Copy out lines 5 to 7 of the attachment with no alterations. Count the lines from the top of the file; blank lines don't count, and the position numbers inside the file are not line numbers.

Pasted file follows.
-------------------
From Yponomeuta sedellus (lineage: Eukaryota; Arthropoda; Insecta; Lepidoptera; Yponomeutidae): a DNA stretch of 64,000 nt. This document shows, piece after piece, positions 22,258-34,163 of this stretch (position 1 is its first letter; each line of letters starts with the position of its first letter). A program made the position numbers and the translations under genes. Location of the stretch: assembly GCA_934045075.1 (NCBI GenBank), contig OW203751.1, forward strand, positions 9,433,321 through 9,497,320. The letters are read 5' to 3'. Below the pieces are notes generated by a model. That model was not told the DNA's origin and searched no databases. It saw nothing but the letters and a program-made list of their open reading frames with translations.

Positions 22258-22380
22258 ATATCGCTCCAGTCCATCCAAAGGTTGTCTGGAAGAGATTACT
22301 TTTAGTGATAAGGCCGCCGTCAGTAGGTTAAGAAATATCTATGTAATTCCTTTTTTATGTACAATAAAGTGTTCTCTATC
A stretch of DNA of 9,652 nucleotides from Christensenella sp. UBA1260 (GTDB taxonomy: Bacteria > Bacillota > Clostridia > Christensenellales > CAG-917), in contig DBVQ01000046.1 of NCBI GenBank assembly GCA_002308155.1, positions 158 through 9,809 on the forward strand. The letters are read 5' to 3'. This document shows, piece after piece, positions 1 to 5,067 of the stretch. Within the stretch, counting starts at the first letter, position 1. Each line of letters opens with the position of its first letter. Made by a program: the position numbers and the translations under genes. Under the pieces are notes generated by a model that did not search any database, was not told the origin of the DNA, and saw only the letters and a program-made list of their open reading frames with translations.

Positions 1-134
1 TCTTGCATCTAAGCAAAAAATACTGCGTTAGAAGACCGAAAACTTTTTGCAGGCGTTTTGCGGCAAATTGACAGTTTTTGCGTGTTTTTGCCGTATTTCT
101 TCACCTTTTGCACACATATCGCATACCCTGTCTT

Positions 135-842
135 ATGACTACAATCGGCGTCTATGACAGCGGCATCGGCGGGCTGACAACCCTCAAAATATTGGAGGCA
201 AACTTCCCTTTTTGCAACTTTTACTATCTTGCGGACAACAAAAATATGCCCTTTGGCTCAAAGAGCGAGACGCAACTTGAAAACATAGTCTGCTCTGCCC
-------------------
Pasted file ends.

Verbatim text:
A stretch of DNA of 9,652 nucleotides from Christensenella sp. UBA1260 (GTDB taxonomy: Bacteria > Bacillota > Clostridia > Christensenellales > CAG-917), in contig DBVQ01000046.1 of NCBI GenBank assembly GCA_002308155.1, positions 158 through 9,809 on the forward strand. The letters are read 5' to 3'. This document shows, piece after piece, positions 1 to 5,067 of the stretch. Within the stretch, counting starts at the first letter, position 1. Each line of letters opens with the position of its first letter. Made by a program: the position numbers and the translations under genes. Under the pieces are notes generated by a model that did not search any database, was not told the origin of the DNA, and saw only the letters and a program-made list of their open reading frames with translations.

Positions 1-134
1 TCTTGCATCTAAGCAAAAAATACTGCGTTAGAAGACCGAAAACTTTTTGCAGGCGTTTTGCGGCAAATTGACAGTTTTTGCGTGTTTTTGCCGTATTTCT